It was in Europe that Baldwin and other black queer artists such as Josephine Baker found the freedom to find themselves, away from the institutionalized racism of a nation that saw, and still sees, them as black first and everything else second. Coupled with the stigma of a queer identity, the pressure can be suffocating.
“I’ve seen too many brilliant peers’ dreams crumble under the weight of that kind of insecurity,” Simien says. “It’s one of the reasons telling stories and raising up questions and characters to the culture is so important to me.”
This pressure — to conform, to hide, to escape — comes both from society at large and from within the black and LGBT communities. Somehow you’re not black enough or not gay enough, or too black or too gay, based on the expectations those titles confer upon the individual bearing them. The American problem, for anyone who is not a white man of means, but particularly for the most vulnerable populations, is a lack of privilege eclipsing, as Baldwin puts it, the sense of life’s possibilities. Then power — the ability to transcend this problem — comes not from seizing privilege but from realizing those possibilities regardless of privilege. It comes from shirking the labels bestowed upon you because of the color of your skin or the person you love.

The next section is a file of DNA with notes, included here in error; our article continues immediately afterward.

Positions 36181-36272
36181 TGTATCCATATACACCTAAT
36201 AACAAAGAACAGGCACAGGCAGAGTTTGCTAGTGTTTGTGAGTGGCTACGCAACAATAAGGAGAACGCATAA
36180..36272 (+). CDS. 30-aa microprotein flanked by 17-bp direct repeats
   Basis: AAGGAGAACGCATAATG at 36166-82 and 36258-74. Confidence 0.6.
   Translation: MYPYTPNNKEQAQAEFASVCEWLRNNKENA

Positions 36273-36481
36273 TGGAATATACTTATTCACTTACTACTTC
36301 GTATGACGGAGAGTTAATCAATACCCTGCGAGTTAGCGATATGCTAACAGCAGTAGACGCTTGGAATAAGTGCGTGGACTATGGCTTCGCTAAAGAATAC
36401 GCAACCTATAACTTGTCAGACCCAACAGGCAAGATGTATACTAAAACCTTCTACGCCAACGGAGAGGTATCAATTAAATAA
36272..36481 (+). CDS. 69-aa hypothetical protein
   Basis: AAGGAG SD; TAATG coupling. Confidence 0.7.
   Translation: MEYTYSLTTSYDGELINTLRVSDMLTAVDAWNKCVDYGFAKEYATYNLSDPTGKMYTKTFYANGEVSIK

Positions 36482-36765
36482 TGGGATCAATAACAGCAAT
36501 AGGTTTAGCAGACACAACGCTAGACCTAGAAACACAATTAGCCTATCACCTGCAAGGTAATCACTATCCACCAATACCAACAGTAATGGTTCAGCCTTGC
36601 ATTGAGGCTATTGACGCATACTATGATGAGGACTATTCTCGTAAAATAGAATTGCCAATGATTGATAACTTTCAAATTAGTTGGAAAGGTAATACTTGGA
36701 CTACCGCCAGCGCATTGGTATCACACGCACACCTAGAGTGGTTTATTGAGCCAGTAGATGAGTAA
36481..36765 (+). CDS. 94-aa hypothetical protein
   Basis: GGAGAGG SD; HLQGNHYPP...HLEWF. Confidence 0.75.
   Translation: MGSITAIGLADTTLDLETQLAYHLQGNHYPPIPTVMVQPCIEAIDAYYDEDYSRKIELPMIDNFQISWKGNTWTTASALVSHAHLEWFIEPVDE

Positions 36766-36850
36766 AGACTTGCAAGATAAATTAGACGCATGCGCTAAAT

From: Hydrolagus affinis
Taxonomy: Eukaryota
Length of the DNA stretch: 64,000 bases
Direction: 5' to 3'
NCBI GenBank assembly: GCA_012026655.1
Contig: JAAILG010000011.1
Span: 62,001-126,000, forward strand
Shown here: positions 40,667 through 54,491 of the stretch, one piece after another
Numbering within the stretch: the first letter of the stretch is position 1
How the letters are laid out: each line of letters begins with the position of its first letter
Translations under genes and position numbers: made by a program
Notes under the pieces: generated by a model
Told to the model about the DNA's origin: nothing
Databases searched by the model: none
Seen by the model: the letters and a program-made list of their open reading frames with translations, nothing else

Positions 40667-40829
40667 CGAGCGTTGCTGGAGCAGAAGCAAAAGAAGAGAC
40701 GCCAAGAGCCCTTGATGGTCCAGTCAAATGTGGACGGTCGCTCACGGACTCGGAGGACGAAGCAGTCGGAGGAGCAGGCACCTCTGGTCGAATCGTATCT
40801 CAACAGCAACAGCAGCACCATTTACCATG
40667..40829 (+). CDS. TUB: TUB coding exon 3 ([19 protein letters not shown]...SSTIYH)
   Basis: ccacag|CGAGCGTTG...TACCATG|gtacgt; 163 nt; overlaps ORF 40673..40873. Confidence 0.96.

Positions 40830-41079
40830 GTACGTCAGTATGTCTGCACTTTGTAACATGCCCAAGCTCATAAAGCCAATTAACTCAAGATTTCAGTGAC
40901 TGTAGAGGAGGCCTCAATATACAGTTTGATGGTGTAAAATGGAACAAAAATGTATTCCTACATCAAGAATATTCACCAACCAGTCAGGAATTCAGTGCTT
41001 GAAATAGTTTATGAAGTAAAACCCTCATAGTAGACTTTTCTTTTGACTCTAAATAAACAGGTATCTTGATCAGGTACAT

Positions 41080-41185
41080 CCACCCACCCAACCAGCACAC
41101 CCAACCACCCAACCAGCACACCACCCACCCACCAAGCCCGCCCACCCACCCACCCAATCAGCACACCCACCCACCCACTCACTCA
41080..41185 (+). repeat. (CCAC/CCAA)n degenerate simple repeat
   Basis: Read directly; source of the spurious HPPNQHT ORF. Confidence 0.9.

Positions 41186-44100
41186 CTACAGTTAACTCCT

“The conversations about race in this country have become less about black people recreating the same power structures as white people and more about equity,” Milan says. “It’s more about the specific needs of the community, not about accessing power and privilege the same way white men have.”
To survive as a queer person of color in this country has always been a miracle, but to thrive as we have done in recent years is nothing short of revolutionary. That this revolution has largely been perpetrated by writers and artists fulfills the promise of those all-too-brief years during the 1920s in Harlem. The key difference is you don’t have to be a Hughes, a Hurston, a Cullen, or a Baldwin to be heard. Whereas once you had to be among the most brilliant to be recognized by the mainstream, social media now allows for the circumvention of the mainstream so that everyone with an opinion can join the conversation, thus propelling it forward. Power is found in this representation — and also in the audacity to stand up to authority and speak truth to the power seeking to deny your own. It is in the fight for the preservation of black bodies, and it is in the ability to galvanize others in the same fight. This is the new revolution; this is the new renaissance.
“What we face is a system of oppressions designed to ensure our demise. This is not news,” says Moodie-Mills. “What is new, however, is a rekindled fire in us that is not just calling for change but demanding it. We are marching, tweeting, sitting in, and opting out. The revolution is unfolding right now, and we are at the helm.
“How do we overcome? We continue to fight for justice — we live, we love, and we do it all unapologetically.”